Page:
Columns » Publisher's Note

Reaching out

Why the Independent is sponsoring the Fort Carson Expansion Town Hall


Colorado Springs is a military town. Currently, more than one in five locals are military enlistees and officers; civilians working on one of four local installations, or for Department of Defense contractors; retired military personnel; or dependents of the above individuals.

Due to the Pentagon's military base realignments, an estimated 25,000 new soldiers and dependents will soon call our home their home. The impact of these new arrivals will be huge, especially for neighborhoods near Fort Carson, as well as for those civic, business and government organizations that cater to soldiers. Another ramification will be that our economy will become even more reliant on federal military spending.

With the uncertainties surrounding the conflicts in Iraq and Afghanistan, the ETA of the new troops is still very much in flux. And so long as we are a nation at war, many of our new arrivals will regularly leave Colorado Springs for Iraq and/or Afghanistan. (Sixty percent of soldiers currently based at Fort Carson have been deployed multiple times to those war zones.)

So unless significant changes in policy are made at the federal level something unlikely to occur up to 10,000 new soldiers, along with an estimated 6,000 to 7,000 spouses and 8,000 to 9,000 children, will relocate to the Pikes Peak region during the next few years.

In addition, there will be more than 7,500 new civilian jobs related to the increased deployment at Fort Carson not only in the construction sector building new roads, schools, apartments and homes, but also in delivery trucks, garages and health care centers.

More than two-thirds of incoming troops will be between ages 17 and 29, with the average age being 23. More than 1,500 will be too young to (legally) drink a beer.

The vast majority will be enlistees, or "grunts," as they are sometimes called in the Army: the privates, specialists, corporals and low-ranking sergeants. They are on the front lines in war zones, die in higher numbers than officers, and earn less money. An estimated 15 percent of the new soldiers will be female.

Fewer than one-third of the new arrivals will be housed on base. Where will the other 70 percent live? Where will their children go to school? What will be the impact on local roads? Community colleges? Maternity wards? Emergency rooms? Drug counseling centers? Domestic violence agencies?

How will the expected $5 billion-plus that's billion, with a B of additional spending over the next half-decade impact local construction companies, liquor stores, car and motorcycle dealers, paycheck advancement operations, traditional banks, credit counseling agencies and rock clubs?


To help answer these questions, the Colorado Springs Independent is hosting a town hall meeting. The gathering, free and open to the public, will take place from 4 to 6:30 p.m. on Wednesday, Nov. 15, at the Antlers Hilton. Short presentations will be provided by a variety of experts, including Fort Carson's Maj. Gen. Robert Mixon. The event will be moderated by Mike Miles, current Harrison School District Two superintendent and retired Army Ranger.

A social hour following the town hall meeting will provide networking opportunities with key military and civilian decision-makers.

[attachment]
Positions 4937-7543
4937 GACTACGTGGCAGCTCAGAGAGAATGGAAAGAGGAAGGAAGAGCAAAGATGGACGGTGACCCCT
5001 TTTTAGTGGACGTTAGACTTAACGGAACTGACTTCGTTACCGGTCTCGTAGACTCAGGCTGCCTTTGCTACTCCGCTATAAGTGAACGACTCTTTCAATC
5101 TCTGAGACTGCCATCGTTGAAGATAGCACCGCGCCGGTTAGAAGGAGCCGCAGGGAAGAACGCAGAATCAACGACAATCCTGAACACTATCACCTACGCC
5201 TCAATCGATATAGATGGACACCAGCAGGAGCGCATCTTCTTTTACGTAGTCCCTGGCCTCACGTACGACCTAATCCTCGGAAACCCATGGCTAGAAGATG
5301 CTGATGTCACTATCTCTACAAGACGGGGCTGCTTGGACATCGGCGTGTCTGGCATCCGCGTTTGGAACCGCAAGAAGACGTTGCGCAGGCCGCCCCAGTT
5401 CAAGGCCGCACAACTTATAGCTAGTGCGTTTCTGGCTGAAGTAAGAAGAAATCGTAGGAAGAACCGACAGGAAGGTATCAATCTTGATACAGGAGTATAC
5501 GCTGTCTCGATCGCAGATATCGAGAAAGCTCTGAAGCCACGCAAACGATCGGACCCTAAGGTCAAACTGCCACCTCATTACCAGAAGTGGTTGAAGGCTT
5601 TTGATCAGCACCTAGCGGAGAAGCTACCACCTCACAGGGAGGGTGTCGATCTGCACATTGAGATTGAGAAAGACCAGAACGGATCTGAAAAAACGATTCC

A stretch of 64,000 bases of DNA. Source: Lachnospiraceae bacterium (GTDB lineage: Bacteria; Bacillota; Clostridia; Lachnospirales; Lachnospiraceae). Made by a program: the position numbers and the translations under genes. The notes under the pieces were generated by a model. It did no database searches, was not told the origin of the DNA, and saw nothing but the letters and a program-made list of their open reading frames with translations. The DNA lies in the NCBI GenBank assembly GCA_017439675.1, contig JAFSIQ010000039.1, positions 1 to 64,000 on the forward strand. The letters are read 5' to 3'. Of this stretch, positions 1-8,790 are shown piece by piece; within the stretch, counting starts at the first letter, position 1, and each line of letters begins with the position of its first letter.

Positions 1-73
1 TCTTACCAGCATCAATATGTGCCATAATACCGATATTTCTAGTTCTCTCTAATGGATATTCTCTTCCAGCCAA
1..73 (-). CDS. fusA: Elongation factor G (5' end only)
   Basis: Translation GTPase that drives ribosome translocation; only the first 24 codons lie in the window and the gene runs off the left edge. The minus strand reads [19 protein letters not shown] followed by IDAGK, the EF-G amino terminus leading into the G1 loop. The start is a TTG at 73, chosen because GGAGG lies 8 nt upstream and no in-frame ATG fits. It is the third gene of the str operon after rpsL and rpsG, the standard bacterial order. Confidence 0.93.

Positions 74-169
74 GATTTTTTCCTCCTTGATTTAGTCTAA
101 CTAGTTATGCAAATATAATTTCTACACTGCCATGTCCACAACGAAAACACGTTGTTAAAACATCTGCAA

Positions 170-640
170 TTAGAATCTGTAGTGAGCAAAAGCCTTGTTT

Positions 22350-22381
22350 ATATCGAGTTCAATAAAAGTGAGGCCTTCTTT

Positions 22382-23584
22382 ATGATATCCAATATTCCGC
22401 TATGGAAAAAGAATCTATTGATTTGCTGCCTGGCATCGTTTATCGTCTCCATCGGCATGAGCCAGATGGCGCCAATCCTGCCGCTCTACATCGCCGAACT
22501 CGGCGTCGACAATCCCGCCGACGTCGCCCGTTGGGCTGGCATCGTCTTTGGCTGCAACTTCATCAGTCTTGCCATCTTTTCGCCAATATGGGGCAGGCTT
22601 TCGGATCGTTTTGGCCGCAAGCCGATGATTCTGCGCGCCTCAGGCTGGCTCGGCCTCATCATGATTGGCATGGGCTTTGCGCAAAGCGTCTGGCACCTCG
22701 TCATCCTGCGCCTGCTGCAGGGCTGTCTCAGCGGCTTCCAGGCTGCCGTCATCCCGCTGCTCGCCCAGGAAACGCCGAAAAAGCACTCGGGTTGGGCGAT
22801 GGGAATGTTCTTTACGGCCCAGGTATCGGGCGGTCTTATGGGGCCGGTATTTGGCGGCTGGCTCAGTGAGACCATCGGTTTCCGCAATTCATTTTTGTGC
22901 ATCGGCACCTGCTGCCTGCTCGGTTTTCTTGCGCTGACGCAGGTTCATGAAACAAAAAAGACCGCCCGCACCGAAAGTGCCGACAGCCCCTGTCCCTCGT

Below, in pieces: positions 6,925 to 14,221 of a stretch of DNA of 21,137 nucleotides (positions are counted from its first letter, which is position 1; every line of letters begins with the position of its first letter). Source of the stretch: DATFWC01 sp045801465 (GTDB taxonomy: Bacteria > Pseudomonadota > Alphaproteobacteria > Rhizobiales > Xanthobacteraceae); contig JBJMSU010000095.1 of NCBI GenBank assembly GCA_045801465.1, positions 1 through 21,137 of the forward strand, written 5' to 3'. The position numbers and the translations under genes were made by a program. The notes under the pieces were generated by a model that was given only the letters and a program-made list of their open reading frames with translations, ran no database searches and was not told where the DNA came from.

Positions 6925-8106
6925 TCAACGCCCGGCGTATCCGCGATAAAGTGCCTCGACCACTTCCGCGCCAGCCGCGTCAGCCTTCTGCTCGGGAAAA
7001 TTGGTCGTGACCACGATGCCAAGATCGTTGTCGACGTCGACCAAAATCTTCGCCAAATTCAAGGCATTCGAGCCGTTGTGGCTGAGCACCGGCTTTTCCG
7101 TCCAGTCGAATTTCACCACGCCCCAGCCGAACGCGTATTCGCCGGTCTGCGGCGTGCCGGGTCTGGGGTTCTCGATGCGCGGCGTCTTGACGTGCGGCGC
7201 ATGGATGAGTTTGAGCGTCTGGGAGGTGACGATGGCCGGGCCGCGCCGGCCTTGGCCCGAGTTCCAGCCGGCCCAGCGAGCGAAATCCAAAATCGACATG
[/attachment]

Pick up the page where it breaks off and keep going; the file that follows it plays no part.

Fort Carson Expansion Town Hall Meeting

Antlers Hilton, 4 S. Cascade Ave.

Wednesday, Nov. 15, 4 - 6:30 p.m.

Light refreshments provided; Antlers hotel parking validated. For more information, contact Renee at 439-7544 or

Host a soldier

Since before the launch of Operation Enduring Freedom, the Independent has been an outspoken opponent of the war in Iraq. We wanted America and its allies to launch a U.N.-sanctioned total blockade, with the only thing allowed in being humanitarian aid. Lots of it. We believe that such a plan would have reduced the human and environmental costs in Iraq.

But now is not a time for hindsight. No matter what your position is on the war, it is of critical importance that community members of all political orientations come together to reach out to our new neighbors. About 60 percent of the new soldiers will arrive with a spouse, children or both. An estimated 7 percent of enlistees will be single parents. These families will be living in a new town, far from supporting relatives, and most will be facing the added tension that comes from one family member being deployed overseas.

To promote neighborliness, the Independent is proud to partner with a wonderful organization, Citizen Soldier Connection, which matches locals interested in welcoming the new soldiers and their families to our community. While Citizen Soldier Connection seeks volunteer hosts of all ages, there is an especially strong need for families with young children to welcome soldiers and their families to the Pikes Peak region.

During 2007, the Independent will work with Citizen Soldier Connection to host a variety of family-friendly events aimed at providing a welcoming atmosphere for soldiers and citizens to get acquainted. Our first event will be at the Business of Art Center's Venue 515, following the Manitou Springs Carnivale parade on the afternoon of Saturday, Feb. 17. Clown and comic extraordinaire Jim Jackson will be the master of ceremonies.

To volunteer to connect with a newly arriving soldier, please call 667-2883 or visit

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